August 20, 2008
I spent two days learning about Sufism at a conference last week at the Institute of Southeast Asia Studies – jointly organised with the Department of Malay Studies, NUS. It was truly fascinating, from someone who knew little to nothing of its teachings. A mystical spirituality is taught, that transcends systematic or regulated religion. The Wahabiyah movement would be typically opposed to Sufi teachings, since the former preaches more regulated practice of Islam. In fact, some even argue that Sufism is not Islam.
Neverthless, there also exists tarekah, which means a more organised version of Sufism. This comes in the form of groups that meet regularly. The tasawuf is a movement in reaction to the tarekah. Indonesia has little mushroomings of Sufi groups, although they may not necessarily be called Sufistic in nature. (Since it was a Western term to begin with..)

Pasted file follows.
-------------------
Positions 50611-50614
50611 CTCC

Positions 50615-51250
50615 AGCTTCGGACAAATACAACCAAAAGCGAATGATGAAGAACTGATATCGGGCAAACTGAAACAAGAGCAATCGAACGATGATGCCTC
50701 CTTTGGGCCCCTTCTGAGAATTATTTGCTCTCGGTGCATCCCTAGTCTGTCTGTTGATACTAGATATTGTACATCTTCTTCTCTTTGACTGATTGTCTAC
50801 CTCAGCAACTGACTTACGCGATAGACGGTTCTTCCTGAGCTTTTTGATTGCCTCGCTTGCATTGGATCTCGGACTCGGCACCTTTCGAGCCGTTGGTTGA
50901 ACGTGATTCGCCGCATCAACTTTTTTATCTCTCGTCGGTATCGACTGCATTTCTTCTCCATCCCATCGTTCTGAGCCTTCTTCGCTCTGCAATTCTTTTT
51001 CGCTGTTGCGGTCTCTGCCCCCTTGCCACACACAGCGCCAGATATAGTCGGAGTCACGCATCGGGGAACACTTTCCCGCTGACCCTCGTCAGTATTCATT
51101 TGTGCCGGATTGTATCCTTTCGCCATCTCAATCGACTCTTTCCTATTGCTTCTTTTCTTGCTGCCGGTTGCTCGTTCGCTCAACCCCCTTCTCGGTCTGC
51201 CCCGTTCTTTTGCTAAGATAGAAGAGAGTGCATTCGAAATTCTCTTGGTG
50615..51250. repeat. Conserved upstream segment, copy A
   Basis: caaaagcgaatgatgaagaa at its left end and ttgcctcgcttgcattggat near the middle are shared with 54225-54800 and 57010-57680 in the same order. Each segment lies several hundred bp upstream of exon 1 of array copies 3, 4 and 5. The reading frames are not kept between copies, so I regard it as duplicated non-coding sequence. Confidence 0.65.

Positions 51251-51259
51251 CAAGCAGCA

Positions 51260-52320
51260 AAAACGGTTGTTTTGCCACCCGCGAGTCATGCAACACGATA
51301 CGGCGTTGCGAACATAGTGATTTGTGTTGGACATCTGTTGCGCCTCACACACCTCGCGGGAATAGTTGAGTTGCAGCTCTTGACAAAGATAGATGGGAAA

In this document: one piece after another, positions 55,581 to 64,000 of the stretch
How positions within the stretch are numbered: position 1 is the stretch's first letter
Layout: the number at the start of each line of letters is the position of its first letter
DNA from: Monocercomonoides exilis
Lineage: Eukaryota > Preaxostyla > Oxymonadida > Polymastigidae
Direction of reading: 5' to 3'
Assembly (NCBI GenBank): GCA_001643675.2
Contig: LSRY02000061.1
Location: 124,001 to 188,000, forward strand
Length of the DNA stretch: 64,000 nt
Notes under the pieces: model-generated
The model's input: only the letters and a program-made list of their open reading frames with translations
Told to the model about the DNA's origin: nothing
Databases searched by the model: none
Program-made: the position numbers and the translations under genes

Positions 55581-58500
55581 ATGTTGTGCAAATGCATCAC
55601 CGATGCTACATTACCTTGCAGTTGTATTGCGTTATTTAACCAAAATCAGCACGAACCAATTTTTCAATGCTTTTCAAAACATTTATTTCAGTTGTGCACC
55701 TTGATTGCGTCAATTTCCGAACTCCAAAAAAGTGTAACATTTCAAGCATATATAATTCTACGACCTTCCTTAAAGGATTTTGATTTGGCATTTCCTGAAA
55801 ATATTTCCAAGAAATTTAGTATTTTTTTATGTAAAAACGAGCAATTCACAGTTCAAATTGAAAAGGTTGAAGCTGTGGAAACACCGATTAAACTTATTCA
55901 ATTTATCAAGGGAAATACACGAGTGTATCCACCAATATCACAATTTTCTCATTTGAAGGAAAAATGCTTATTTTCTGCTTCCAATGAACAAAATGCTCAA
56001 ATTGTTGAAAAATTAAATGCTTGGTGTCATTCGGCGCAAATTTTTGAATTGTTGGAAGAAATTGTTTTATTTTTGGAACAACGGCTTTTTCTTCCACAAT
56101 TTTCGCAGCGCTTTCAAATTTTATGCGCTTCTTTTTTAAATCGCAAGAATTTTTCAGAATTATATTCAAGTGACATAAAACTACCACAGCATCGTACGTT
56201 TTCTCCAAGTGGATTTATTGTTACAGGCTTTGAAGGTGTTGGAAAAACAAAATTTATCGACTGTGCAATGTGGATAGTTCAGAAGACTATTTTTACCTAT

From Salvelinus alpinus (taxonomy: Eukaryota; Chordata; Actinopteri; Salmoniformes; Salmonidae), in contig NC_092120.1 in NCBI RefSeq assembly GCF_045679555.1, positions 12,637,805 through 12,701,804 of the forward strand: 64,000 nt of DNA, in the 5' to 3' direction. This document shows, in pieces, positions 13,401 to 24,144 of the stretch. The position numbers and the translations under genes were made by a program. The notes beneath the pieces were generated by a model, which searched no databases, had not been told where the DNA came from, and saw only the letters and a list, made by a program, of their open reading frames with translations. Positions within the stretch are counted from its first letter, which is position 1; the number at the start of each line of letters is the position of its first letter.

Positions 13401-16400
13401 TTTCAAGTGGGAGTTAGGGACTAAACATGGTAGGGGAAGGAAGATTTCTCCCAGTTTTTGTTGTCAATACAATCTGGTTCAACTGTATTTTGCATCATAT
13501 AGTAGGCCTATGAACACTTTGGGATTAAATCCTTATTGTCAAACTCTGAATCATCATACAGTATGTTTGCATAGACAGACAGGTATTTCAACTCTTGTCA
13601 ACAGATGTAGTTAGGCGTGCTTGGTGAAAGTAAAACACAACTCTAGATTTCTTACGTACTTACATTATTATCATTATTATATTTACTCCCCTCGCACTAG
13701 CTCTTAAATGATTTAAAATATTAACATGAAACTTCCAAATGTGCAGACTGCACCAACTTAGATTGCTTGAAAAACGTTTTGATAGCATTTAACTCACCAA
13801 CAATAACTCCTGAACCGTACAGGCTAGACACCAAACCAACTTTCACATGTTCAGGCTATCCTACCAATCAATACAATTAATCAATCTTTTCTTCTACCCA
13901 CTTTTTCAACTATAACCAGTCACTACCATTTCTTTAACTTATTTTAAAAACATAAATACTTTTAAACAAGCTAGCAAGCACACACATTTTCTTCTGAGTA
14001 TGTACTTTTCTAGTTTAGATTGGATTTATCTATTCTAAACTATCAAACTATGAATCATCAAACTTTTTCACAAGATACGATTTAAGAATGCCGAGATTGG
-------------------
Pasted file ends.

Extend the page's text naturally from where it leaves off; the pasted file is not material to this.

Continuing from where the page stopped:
What was interesting to me was the political dimension of Sufism. The West has been looking to Sufism as an alternative to radical extremist Islam, which is both good and bad. Good, because it is true that Sufism does not preach violence nor hatred. In fact at the heart of it lies love. But it is bad because the only way to counter terrorism through Sufism is to have a systematic response – when Sufism is predicated on non-systematic faith. As a result, you may get a secret society-type movement that is overly reliant upon one leader alone. You know, like how Christian types can get all crazy over a charismatic leader (just because he can speak well and repeats himself five times over).
Prior to this, I’d only read about Maimun and Layla’s story – and the beauty of longing and desire after something so intensely felt – this is the longing of a human after God, it was argued.
I still know very little, but people have been messaging me with little bytes of knowledge. The conference was good since it exposed me to the philosophical ideas of Islam, and finally some good solid Arab music (from Yemen) finished it off nicely.
Although Sufism is not debated widely in Malaysia, I think it would be an interesting idea to discuss it vis-a-vis the Wahabi standards that we currently practice today. Just a thought to simmer in the mind.
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